There has long been something of a stigma about mental health issues. If a celebrity goes into an alcohol or drug clinic, 30 days later their career is back on track, but a reputation for depression makes filmmakers worry they won't be able to take the stress of a new project.

The COVID-19 pandemic, and depression brought on by isolation and non-stop media coverage, changed all that.  For the first time since national data have been tracked in the United States, stigma toward people with depression has declined,  There has even been a statistically significant drop in social rejection for people described as having major depression. 

The study used data from the U.S. National Stigma Studies, which are part of the General Social Survey, to examine public stigma over a 22-year period at three key points: in 1996, 2006 and 2018. The team looked at how the public understands the causes underlying individuals' problems; whether they can identify psychiatric cases from daily problems; their perceptions of what people with different mental illness are like; and their willingness to interact with individuals with mental illnesses in various social contexts.

The study found that from 1996 to 2006, Americans reported increasing beliefs that mental health problems are caused by genetics or disruptions in the brain, rather than moral causes including having a bad character or bad upbringing. While these findings reflected a greater belief in scientific causes, they were not accompanied by any decrease in the public rejection of those with mental illness.

However, data from 2006 to 2018 revealed a statistically significant drop in social rejection for people described as having major depression. Across a number of social contexts, including the workplace, the family and the neighborhood, fewer Americans in the 2018 study compared to the 2006 study expressed an unwillingness to interact with the people described as having major depression.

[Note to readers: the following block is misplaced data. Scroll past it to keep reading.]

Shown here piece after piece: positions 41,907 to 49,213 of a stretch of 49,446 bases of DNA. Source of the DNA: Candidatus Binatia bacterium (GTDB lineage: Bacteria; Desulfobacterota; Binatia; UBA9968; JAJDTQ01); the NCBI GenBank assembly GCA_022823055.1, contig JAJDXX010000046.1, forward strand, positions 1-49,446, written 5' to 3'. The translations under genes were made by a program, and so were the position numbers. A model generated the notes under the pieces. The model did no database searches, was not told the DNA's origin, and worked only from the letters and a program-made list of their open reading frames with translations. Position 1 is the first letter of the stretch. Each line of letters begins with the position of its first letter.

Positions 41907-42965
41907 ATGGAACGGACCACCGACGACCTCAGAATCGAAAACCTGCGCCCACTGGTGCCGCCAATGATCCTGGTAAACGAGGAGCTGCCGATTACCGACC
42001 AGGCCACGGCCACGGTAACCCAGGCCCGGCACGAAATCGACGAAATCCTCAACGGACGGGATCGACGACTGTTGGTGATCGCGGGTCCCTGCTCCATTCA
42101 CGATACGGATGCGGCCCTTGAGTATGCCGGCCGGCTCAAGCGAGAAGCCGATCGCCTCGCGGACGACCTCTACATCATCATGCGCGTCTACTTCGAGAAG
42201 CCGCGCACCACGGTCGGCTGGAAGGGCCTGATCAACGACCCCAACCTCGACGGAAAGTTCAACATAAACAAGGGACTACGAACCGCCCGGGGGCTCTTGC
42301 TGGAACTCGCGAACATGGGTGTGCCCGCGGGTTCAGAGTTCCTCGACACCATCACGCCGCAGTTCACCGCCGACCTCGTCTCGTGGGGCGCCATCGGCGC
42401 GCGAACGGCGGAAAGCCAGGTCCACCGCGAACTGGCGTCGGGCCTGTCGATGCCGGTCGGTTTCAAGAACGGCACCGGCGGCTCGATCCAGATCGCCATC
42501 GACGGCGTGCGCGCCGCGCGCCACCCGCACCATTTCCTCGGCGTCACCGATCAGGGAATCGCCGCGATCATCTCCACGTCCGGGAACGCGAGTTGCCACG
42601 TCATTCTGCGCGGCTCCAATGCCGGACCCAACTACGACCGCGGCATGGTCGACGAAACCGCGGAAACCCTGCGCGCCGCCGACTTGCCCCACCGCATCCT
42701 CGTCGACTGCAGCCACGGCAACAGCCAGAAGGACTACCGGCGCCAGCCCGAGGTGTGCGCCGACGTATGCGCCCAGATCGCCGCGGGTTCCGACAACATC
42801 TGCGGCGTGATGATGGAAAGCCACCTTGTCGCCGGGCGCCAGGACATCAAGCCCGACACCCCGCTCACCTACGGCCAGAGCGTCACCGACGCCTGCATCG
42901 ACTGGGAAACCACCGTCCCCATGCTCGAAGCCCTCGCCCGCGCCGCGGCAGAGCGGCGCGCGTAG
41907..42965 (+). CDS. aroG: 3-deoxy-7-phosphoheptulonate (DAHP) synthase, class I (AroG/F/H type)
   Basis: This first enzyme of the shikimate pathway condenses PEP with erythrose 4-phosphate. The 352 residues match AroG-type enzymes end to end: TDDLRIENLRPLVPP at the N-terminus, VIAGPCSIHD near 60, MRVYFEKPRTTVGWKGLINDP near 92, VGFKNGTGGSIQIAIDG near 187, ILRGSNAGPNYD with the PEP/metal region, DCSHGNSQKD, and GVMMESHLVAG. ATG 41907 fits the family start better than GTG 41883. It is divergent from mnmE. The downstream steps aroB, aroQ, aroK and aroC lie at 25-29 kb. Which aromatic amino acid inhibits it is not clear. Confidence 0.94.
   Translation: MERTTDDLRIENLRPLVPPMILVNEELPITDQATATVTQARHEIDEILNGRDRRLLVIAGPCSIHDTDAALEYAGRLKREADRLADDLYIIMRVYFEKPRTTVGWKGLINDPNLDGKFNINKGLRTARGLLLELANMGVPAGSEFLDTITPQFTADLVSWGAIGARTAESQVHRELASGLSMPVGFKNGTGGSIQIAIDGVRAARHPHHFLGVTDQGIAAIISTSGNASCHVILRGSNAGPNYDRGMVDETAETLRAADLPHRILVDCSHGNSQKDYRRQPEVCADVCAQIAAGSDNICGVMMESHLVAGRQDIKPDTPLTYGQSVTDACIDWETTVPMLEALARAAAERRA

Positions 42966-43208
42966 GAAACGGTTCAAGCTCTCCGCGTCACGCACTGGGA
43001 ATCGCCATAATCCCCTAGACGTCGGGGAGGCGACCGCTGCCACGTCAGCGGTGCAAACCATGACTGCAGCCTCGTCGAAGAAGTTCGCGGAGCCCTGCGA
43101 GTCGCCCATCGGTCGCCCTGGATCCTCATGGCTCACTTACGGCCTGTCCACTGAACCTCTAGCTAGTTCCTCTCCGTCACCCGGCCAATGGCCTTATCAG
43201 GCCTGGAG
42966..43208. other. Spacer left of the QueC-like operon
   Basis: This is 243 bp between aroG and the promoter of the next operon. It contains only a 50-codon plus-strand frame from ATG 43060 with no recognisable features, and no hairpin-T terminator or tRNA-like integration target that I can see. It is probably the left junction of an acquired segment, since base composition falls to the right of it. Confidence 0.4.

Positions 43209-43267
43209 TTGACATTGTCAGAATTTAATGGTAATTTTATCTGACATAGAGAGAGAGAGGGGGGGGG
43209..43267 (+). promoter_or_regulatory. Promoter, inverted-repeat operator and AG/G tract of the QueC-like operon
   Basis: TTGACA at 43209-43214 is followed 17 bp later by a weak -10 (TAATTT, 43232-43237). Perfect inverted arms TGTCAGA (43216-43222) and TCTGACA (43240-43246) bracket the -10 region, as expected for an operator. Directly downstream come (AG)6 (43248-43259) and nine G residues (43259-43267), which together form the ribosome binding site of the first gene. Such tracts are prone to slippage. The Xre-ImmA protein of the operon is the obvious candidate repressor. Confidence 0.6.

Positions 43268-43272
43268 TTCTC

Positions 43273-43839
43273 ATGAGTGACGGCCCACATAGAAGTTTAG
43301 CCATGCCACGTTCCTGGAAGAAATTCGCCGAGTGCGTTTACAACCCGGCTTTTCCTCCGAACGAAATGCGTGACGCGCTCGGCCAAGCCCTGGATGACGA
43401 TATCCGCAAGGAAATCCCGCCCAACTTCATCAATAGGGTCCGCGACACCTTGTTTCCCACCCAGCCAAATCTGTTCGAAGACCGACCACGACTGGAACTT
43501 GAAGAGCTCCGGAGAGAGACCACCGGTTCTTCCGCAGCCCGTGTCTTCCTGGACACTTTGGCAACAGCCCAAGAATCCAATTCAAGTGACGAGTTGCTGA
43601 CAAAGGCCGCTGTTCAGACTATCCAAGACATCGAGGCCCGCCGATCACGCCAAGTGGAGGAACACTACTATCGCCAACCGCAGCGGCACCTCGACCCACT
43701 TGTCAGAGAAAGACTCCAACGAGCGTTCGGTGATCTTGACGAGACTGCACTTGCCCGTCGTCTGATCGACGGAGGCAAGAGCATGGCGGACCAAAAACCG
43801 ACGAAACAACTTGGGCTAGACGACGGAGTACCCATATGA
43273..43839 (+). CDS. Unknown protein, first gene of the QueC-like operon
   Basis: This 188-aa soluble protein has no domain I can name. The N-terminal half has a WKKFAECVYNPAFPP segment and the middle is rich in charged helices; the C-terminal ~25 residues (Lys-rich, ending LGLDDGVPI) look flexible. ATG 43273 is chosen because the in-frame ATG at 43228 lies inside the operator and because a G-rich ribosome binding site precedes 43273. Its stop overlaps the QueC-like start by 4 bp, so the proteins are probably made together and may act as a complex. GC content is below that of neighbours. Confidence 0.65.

Other disorders did not see a reduction in the public's desire to distance themselves socially, however. In fact, public perceptions attributing dangerousness to schizophrenia and lack of morality to alcohol dependence increased.

"It is encouraging to find more progressive attitudes toward mental illness among millennials and to see public stigma around depression significantly decreasing, especially as rates of depression continue to rise in the U.S. among young people," said Indiana University sociology Professor Brea Perry. "However, the increasing stigmatization of schizophrenia and alcohol dependency is concerning. Taken as a whole, our findings support rethinking stigma and retooling stigma reduction strategies to improve public attitudes surrounding mental illness. There is a lot of work left to be done."

When it comes to stigma, the study found few differences across subgroups like gender, education or income. The authors documented the well-known conservatizing effect of age, i.e. the increased likelihood of holding more stigmatizing attitudes/conservative values as one gets older, and indications that some birth cohorts, including the "greatest generation" and millennials, hold less stigmatizing attitudes and beliefs. The researchers speculated that different experiences of these groups early in life may be at work.